Thursday, July 6, 2017

Only 64-bit Apps Will Work On iOS 11

Be sure to think twice before upgrading to iOS 11 when it's released this fall. The new operating system works only as 64-bit architecture and your installed 32-bit apps will no longer function after you upgrade until the apps have also been upgraded to work as 64-bit by their developer. Here's what Apple wrote to app developers.

64-bit Apps on iOS 11

June 28, 2017

App StoreAs a reminder, new iOS apps and updates submitted to the App Store must support 64-bit. Support for 32-bit apps is not available in iOS 11 and all 32-bit apps previously installed on a user’s device will not launch. If you haven’t updated your app on the App Store to support 64-bit, we recommend submitting an update so your users can continue to run your apps on iOS 11, which will be in the hands of hundreds of millions of customers this fall.

Monday, July 3, 2017

Two-Factor Authentication Required For iOS 11

Apple will automatically migrate iCloud users to two-factor authentication when they upgrade to iOS 11 or macOS High Sierra.

Apple says its “most advanced” account security is required to use some of the latest features of its operating systems, so it’s no longer optional if you plan on updating your devices.

Apple this week began notifying users who already use two-step verification that they will be migrated to two-factor authentication upon upgrading, MacRumors reports. Although the two systems are similar, two-factor authentication is even safer.

The two-step verification, launched in 2015, requires you to enter a six-digit code when signing into your iCloud account on a new device. That six-digit code is sent to another trusted device tied to your Apple ID and requires iOS 9, OS X El Capitan, watchOS 2, tvOS or later.

Two-step verification simply sent a four-digit code to any trusted device that could receive an SMS. What’s great about two-factor authentication is that it allows you to view the location of a new device attempting to access your iCloud account.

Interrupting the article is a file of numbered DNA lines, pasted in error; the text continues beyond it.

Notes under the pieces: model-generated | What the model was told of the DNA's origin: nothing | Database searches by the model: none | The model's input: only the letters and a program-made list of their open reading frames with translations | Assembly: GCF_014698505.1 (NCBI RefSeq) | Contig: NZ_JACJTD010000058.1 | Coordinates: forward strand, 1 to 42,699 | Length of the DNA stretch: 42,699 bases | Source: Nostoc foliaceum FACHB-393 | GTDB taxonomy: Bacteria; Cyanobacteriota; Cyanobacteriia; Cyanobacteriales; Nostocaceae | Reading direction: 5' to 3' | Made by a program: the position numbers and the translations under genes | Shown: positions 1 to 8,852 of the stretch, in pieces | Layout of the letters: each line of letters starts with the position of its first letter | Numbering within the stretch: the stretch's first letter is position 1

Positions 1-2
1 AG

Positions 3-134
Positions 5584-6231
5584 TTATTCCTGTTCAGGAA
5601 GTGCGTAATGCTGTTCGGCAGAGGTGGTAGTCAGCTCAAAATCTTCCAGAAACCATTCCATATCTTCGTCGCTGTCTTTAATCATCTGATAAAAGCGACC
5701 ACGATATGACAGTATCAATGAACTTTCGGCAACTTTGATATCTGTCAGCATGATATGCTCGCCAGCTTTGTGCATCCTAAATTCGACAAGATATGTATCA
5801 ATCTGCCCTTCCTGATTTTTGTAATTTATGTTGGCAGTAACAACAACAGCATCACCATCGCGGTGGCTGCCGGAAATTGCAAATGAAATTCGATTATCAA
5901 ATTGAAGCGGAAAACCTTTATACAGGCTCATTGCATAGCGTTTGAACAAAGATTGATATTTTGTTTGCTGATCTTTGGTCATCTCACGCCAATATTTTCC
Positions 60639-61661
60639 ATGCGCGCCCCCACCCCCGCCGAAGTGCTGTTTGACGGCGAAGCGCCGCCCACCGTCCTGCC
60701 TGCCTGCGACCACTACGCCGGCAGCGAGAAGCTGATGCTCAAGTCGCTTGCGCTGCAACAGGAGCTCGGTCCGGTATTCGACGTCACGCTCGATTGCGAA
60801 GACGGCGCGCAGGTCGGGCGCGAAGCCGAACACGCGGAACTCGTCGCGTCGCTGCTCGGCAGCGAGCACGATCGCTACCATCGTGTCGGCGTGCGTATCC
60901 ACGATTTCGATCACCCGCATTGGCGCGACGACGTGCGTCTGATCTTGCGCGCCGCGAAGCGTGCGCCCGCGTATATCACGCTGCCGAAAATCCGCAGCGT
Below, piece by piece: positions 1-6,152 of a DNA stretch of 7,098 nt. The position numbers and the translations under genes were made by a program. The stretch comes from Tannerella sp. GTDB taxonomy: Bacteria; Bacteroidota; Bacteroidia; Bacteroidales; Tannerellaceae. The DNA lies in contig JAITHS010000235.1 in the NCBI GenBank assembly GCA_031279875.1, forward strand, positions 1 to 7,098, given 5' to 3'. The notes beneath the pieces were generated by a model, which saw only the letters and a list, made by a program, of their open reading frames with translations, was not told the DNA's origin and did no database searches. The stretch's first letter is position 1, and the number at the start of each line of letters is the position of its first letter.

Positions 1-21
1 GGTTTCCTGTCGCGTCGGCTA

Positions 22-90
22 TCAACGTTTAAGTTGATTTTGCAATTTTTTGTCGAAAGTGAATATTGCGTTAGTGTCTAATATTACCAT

“If you install the iOS 11 or macOS High Sierra public betas this summer and meet the basic requirements, your Apple ID will be automatically updated to use two-factor authentication,” Apple explains in its email to users.

“This is our most advanced, easy-to-use account security, and it’s required to use some of the latest features of iOS, macOS, and iCloud.

“Once updated, you’ll get the same extra layer of security you enjoy with two-step verification today, but with an even better user experience. Verification codes will be displayed on your trusted devices automatically whenever you sign in, and you will no longer need to keep a printed recovery key to make sure you can reset a forgotten password.”

It’s not totally clear whether two-factor authentication will be required for all users who update to iOS 11 and macOS High Sierra — or whether it’s only necessary for those who already use two-step verification.

Some of the worries mentioned so far:
  • How will schools manage multiple student iPads?
  • What if you live in a country where Two-Factor Authentication is not available?
  • How will I admin my relative's iPad who lives overseas?
  • What if you only have one Apple device?

Credit: cultofmac.com